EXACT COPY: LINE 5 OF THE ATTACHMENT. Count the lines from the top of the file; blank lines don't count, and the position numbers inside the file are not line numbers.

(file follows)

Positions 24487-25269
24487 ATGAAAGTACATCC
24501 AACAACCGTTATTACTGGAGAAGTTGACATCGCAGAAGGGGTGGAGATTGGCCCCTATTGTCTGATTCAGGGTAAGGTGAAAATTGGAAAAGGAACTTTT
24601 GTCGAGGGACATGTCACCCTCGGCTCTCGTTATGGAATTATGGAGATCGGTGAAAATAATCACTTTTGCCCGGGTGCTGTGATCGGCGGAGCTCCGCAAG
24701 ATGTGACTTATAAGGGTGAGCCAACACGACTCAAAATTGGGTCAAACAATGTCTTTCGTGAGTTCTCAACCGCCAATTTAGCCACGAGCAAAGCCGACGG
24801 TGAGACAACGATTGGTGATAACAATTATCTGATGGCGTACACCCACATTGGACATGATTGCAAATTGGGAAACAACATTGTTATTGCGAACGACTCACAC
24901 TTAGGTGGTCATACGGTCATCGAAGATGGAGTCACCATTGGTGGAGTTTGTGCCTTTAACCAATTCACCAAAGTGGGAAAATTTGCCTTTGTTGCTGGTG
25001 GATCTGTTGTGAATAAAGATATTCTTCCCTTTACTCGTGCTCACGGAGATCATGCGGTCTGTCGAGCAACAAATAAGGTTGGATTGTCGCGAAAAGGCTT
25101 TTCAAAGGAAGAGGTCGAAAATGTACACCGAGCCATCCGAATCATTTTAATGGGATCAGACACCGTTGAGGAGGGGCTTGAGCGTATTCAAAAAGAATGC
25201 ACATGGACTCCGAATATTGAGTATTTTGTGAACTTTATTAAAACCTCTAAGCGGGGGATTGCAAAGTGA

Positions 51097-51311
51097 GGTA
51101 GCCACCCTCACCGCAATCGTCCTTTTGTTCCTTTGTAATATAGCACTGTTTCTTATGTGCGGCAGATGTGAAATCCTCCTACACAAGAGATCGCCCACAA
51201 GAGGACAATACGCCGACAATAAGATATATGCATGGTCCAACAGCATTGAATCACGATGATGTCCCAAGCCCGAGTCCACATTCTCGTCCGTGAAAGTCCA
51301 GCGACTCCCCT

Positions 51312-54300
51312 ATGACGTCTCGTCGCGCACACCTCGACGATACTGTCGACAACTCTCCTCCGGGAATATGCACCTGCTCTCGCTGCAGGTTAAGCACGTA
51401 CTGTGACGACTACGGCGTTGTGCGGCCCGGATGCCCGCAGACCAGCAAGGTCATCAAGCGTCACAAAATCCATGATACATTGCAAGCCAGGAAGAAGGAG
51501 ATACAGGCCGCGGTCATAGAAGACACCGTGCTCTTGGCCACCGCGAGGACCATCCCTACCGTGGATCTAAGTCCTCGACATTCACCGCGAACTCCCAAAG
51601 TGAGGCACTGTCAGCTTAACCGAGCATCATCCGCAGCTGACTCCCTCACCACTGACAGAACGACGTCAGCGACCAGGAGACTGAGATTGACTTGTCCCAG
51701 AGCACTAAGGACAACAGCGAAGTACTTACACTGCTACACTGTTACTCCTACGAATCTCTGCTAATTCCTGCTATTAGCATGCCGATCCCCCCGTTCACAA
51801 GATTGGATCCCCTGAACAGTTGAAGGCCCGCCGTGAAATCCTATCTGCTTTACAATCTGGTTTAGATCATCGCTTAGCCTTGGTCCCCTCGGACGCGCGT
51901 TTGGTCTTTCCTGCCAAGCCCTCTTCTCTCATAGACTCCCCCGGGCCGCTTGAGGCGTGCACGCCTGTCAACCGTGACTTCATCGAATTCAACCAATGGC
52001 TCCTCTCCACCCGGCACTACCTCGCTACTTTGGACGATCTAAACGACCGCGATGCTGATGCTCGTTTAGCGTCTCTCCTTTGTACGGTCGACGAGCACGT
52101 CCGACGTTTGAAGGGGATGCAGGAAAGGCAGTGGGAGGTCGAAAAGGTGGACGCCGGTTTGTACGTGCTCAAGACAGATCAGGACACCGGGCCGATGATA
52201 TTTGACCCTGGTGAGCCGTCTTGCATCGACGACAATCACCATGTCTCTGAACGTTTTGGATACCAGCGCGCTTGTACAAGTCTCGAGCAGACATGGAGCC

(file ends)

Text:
24701 ATGTGACTTATAAGGGTGAGCCAACACGACTCAAAATTGGGTCAAACAATGTCTTTCGTGAGTTCTCAACCGCCAATTTAGCCACGAGCAAAGCCGACGG